Recommendable for a more relaxed experience, Noosa Shire's Eastern Beaches, such as Marcus Beach, are accessible by bus or car. Today I took a 620 Translink bus to Marcus Beach from Maroochydore to Noosa, making Marcus Beach a quick stop off. I aimed to photograph the beach but there were no walking paths, so I followed some small signs to the beach where I found Tasman Trespasser Park, which had a barely noticeable path to the beach. While I was keen to just extract some finer details about this place I had passed many times, I actually found it pretty awesome, the combination of the path and rolling ocean as a great experience, it was wilderness - despite its urban proximity.
On the visitsunshinecoast.com website, I found it described as an eastern beach of Noosa Shire and a relaxed feel and no lifeguard patrols but dog owners can use the beach for off-leash dog exercise. The place has extreme significance for indigenous people. At the article's conclusion, in the second last photo, I left a photo of a sign describing some of that cultural significance but do try and walk the path, it's got lots of those signs with great facts about the ecosystem and the indigenous relevance is interesting, provided you are respectful.
A few important points are, that I found despite the difficulty in researching this topic were:
The Marcus Beach to Castaways Beach Trail seems the only way to get to the next town by foot (that town is called Castaways), following a trail mainly on the beach. The town preceding is Peregian Beach. I'm not sure whether to call them suburbs or towns as they aren't fully fused together.
The access point, Tasman Trespasser Park, is named after an extreme yet true story about a rower called Colin Quincy, who is legendary in Trans-Tasman crossing by trying to human power his way across the Tasman. He did indeed crash-land in Marcus Beach according to several reputable newspapers such as the New Zealand Herald and ABC- which described the community initiative to get the park named after Colin Quincy's boat, the Tasman Trespasser.
It should be added that there is also a book about his son's mission called Tasman Trespasser II and I found a good search on Google was 'Colin Quincy Rower', but it's hard to link the sites as tonnes of stuff comes up, but the New Zealand Herald link is a good wrap up related to the Marcus Beach termination of the voyage or better described as a brave and humble landing, with incredible human achievement involved - when he made it to Marcus Beach, he'd just crossed the Tasman in 1977 with a rowboat.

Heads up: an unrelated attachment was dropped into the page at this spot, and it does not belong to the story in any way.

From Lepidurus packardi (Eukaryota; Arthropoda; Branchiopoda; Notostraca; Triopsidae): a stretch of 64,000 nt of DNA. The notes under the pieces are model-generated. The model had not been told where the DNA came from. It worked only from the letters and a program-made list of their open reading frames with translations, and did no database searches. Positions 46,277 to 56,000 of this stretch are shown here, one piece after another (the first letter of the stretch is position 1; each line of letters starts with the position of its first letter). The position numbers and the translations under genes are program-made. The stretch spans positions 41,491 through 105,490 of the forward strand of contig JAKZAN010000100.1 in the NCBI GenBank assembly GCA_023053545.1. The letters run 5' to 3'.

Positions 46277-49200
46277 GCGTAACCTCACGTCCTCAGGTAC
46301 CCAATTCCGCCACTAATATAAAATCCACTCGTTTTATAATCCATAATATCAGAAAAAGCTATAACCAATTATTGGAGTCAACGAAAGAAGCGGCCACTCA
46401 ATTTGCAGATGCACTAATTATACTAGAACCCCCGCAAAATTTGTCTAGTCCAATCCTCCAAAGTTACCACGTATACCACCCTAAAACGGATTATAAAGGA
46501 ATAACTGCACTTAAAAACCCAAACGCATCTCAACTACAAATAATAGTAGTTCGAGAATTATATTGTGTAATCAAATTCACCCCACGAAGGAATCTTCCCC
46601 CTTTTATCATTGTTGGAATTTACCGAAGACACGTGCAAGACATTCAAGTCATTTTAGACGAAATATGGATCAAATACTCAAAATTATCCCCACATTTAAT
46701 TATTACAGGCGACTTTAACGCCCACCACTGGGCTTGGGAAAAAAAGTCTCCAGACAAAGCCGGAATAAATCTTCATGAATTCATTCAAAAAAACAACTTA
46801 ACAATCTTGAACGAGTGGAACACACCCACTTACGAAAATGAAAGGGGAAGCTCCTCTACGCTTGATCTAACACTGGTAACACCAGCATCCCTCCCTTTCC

The main idea is to disembark the 620 bus at the Marcus Beach bus stop and walk to Tasman Trespasser park, you turn down Melaleuca Street at the roundabout on David Low Way, and you should see the park on the left on Tristania Drive as you face in the ocean's direction.
It's difficult to find the pathway entrance as it is very overgrown scrub but as seen in the photos, it's a pretty good path. I saw a lot of dog owners there but they seemed to be keen just to leave you alone. It was though a deserted beach, and, due to the pet owners in the distance, was safe and secure. I'm not sure if there is any commerce at Marcus Beach but do correct me if I am wrong. It's not a commercialised place, yet, it suits a couple or solo traveller who might want to stop on the way to Noosa and see something a bit different - it's a good stop off. Of course, you can't take a family there, the water is too choppy and the beach is not patrolled. I realise you can't build much there, for some reason you can't have a patrolled beach there, but the waves look pretty choppy. Even so, it's definitely got something going for it.
Bus stop useful for access to beach- as the David Low way has no walking path at that stretch.
This visit was only a short stopover but when getting some background for my trip, I found Marcus Beach only gets little coverage in general from other travellers yet due to being a little bit adventurous, I found something pretty great. When I walked to the beach itself, I saw some motorists stopped off there as well, and accessed the beach path, so that was good to see that people were accessing such a beautiful place. It's a hard topic to research, the ecosystem is very interesting there, and there were signs posted frequently to educate walkers about the scrub. I actually found my visit unlocked this incredible place, where you can beach walk up to the next town as well as find out about the legendary Colin Quincy.
Tristania Drive, Marcus Beach, near David Low Way, where Tasman Trespasser Park is located for the beach walk access.